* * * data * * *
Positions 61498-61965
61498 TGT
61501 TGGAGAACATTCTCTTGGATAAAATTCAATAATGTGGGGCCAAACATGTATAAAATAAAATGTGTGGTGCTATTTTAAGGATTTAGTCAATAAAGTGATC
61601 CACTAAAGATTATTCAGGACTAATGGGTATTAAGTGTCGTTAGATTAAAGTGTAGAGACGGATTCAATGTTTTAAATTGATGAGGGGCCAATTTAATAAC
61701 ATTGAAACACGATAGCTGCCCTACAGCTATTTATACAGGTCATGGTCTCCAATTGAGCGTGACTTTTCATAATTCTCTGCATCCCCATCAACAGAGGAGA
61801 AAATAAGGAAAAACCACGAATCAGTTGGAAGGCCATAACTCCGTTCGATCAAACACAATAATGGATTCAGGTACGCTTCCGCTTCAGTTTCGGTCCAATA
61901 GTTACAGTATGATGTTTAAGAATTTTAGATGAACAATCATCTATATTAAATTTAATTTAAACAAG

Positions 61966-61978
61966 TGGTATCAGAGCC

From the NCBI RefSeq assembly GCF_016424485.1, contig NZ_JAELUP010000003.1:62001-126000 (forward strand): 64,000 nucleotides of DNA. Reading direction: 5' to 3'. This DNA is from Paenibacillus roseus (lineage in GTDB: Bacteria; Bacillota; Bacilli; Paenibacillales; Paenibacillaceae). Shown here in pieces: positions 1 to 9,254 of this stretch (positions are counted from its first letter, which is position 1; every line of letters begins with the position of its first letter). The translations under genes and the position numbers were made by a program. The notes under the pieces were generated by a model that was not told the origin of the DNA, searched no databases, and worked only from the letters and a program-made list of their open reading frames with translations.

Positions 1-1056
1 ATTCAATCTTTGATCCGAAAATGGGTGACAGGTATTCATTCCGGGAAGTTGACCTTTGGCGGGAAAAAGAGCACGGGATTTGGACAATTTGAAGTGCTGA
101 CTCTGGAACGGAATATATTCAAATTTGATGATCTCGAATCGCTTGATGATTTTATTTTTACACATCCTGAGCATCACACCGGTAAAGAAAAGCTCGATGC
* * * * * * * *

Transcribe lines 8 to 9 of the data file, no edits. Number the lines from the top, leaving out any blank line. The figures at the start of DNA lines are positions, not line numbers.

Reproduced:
Positions 61966-61978
61966 TGGTATCAGAGCC